The first, and probably the most important, principle of any business is customer service, and the second is customer retention. It follows logically then that customer surveys will form an integral part of quality management of most, if not all, organisations. The surveying of customers is an essential tool from which much can be learned.

For example: customer expectations, customer satisfaction, as well as areas for improvement. When implemented correctly, with appropriate follow-up, customer surveys can be one of a company's most effective tools for growing sales and turning once-only buyers into loyal, repeat customers.

More often than not a dissatisfied customer will 'vote with their feet' by simply walking away and not returning, and to make matters worse they are quite likely to tell friends and family about their negative experience. Therefore the need to gauge, from a customer's point-of-view, what actions can be taken to improve on product and service levels within an organisation.

The most effective way of implementing, managing, and analysing a comprehensive customer survey is by using a Database Management System (DBMS) such as Microsoft Access. A database is defined as a collection of information stored on a computer or on a network server in an organised way so that a user can easily access, manage, and update the contents of the database.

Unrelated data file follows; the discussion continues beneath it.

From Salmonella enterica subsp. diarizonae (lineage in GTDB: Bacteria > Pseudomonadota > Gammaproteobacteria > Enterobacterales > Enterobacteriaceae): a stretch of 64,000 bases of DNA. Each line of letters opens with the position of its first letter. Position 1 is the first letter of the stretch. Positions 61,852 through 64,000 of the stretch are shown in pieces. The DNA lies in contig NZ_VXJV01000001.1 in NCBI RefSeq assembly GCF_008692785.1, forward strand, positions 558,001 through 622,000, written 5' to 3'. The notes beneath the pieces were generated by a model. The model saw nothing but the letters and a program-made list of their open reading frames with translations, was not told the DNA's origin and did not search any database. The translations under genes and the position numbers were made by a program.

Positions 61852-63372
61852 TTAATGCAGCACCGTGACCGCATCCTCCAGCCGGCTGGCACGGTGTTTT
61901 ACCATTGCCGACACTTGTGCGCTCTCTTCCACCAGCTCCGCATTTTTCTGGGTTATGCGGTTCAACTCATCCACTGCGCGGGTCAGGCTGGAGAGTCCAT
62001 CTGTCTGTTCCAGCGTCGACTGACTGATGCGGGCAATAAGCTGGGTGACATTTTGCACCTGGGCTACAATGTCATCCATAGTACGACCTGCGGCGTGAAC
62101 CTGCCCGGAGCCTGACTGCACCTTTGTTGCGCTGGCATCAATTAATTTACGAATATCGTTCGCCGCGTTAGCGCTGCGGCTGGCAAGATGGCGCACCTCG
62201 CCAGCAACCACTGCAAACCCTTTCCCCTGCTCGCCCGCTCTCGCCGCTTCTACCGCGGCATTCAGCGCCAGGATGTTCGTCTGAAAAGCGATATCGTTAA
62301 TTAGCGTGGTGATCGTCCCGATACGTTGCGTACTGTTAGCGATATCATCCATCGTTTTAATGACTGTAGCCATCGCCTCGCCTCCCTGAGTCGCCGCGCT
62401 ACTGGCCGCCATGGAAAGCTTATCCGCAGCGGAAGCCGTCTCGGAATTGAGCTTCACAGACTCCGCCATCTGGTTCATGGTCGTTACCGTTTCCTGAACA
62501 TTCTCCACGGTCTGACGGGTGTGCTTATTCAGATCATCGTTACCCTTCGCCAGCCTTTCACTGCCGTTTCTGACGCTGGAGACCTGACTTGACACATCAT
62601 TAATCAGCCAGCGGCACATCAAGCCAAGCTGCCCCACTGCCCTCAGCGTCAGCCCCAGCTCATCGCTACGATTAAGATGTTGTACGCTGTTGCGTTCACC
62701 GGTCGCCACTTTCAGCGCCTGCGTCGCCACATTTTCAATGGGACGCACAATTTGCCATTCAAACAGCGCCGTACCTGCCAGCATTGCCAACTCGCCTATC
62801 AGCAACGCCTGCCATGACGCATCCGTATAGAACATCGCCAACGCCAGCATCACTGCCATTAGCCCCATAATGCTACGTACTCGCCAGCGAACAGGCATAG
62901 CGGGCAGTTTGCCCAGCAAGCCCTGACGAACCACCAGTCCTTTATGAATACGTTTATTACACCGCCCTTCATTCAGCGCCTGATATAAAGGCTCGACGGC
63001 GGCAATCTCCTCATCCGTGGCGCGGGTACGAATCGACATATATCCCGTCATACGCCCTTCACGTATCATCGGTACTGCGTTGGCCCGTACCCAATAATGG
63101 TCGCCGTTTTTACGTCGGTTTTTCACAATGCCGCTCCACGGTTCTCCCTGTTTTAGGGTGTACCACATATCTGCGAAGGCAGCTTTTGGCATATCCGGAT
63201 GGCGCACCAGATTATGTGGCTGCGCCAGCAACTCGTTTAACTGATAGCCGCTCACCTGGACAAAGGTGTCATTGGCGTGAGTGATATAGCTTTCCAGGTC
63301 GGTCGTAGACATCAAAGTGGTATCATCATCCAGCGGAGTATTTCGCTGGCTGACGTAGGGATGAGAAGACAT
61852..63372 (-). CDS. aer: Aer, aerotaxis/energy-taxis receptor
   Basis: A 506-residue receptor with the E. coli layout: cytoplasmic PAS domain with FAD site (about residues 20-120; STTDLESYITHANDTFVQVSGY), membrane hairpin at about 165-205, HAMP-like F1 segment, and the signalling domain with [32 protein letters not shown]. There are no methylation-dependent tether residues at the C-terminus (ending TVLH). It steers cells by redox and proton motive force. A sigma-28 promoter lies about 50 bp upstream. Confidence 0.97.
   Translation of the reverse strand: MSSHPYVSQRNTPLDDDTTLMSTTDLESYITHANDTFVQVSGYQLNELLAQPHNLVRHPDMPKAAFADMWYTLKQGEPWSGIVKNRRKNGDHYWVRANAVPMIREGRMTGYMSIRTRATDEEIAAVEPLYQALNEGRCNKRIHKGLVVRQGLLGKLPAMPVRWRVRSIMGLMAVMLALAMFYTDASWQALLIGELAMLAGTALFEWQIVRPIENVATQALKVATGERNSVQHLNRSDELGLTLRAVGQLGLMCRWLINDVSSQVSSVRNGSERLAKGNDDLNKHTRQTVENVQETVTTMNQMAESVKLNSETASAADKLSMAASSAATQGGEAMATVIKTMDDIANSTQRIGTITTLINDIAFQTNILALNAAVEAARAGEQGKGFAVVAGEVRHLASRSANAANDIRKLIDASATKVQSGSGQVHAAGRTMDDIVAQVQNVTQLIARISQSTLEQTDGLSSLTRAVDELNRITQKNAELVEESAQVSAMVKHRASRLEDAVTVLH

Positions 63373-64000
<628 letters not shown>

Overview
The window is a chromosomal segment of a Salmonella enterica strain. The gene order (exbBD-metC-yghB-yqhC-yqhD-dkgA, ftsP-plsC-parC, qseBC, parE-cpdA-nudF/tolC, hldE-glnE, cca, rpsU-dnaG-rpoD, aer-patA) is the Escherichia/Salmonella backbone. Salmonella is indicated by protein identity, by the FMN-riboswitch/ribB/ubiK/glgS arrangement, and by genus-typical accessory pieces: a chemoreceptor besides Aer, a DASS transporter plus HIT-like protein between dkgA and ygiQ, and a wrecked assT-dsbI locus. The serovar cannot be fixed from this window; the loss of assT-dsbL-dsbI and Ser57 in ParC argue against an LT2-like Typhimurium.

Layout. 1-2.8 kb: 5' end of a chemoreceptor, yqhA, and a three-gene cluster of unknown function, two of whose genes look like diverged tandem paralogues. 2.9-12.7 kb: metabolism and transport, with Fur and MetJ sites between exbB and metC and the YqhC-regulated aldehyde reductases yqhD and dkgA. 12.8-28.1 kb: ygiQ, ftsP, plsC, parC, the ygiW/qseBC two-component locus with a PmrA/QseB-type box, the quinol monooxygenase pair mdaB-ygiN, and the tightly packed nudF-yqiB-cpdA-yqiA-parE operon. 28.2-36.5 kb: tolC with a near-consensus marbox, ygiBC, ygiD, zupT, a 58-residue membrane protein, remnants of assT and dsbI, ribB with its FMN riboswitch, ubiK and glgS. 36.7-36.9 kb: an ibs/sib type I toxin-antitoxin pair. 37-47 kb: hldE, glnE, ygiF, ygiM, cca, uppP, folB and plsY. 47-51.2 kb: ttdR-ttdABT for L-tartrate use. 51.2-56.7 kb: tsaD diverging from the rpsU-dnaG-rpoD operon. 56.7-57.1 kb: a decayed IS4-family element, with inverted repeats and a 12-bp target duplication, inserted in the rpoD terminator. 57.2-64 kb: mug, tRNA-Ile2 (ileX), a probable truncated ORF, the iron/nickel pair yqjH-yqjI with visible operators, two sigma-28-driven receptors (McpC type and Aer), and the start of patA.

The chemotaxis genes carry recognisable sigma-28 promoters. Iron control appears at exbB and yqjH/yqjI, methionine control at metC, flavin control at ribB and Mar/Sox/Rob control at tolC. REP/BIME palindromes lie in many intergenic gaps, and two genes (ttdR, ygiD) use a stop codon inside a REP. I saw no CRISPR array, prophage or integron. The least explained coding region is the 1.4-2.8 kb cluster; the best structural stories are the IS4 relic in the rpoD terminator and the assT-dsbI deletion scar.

It will be of enormous benefit to anyone who will have operational access to the database to have received training so that they can make full use of the functionality of the programme. Microsoft Access is a 'relational model' database (as opposed to an hierarchical or network model), which in essence means that it is a database in table-form where information about a particular entity (in this case, customers) is represented in columns and rows, and one that groups data using common attributes found in the data set (for example, all customers who make use of a particular product or service).

Access provides the ability for simple tracking and reporting of information. As a DBMS its functions include the creation and editing of detailed reports that allows users to make sense of the data through the sorting, filtering, and displaying of that data, which allows for informed decision-making on how best to improve customer service and customer satisfaction. Making for ease of use, input for the database can be imported from external applications, such as Excel and Word.

A customer survey database should be created using two types of expertise. The perhaps novice survey designer within the company wanting to implement the survey, combined with the technical knowledge of a survey specialist. The intent and scope of the survey will first need to be clarified; this is easily achieved through collaboration between those with the business knowledge and those with the technical experience in survey construction.